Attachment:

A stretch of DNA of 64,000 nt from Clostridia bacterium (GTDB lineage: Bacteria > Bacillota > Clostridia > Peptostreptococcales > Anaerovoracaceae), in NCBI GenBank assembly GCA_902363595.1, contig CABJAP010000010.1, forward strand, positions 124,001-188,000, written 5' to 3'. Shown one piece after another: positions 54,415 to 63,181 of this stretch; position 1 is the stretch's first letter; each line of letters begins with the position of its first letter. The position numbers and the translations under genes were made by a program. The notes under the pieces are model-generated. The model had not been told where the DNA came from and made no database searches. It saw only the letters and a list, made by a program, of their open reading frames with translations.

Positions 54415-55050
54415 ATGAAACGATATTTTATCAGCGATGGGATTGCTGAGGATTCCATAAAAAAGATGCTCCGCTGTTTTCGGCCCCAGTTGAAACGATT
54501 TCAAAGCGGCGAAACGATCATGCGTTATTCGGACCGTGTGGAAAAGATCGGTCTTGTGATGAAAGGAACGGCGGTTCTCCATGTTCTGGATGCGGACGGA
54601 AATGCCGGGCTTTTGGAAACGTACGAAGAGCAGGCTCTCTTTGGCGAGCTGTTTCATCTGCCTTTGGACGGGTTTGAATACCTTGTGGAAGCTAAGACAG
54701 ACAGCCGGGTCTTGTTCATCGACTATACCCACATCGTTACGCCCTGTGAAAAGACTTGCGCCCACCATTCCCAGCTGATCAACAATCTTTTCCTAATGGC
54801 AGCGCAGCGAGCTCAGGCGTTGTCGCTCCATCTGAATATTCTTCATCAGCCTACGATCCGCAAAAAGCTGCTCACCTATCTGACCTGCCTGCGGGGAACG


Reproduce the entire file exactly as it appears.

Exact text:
A stretch of DNA of 64,000 nt from Clostridia bacterium (GTDB lineage: Bacteria > Bacillota > Clostridia > Peptostreptococcales > Anaerovoracaceae), in NCBI GenBank assembly GCA_902363595.1, contig CABJAP010000010.1, forward strand, positions 124,001-188,000, written 5' to 3'. Shown one piece after another: positions 54,415 to 63,181 of this stretch; position 1 is the stretch's first letter; each line of letters begins with the position of its first letter. The position numbers and the translations under genes were made by a program. The notes under the pieces are model-generated. The model had not been told where the DNA came from and made no database searches. It saw only the letters and a list, made by a program, of their open reading frames with translations.

Positions 54415-55050
54415 ATGAAACGATATTTTATCAGCGATGGGATTGCTGAGGATTCCATAAAAAAGATGCTCCGCTGTTTTCGGCCCCAGTTGAAACGATT
54501 TCAAAGCGGCGAAACGATCATGCGTTATTCGGACCGTGTGGAAAAGATCGGTCTTGTGATGAAAGGAACGGCGGTTCTCCATGTTCTGGATGCGGACGGA
54601 AATGCCGGGCTTTTGGAAACGTACGAAGAGCAGGCTCTCTTTGGCGAGCTGTTTCATCTGCCTTTGGACGGGTTTGAATACCTTGTGGAAGCTAAGACAG
54701 ACAGCCGGGTCTTGTTCATCGACTATACCCACATCGTTACGCCCTGTGAAAAGACTTGCGCCCACCATTCCCAGCTGATCAACAATCTTTTCCTAATGGC
54801 AGCGCAGCGAGCTCAGGCGTTGTCGCTCCATCTGAATATTCTTCATCAGCCTACGATCCGCAAAAAGCTGCTCACCTATCTGACCTGCCTGCGGGGAACG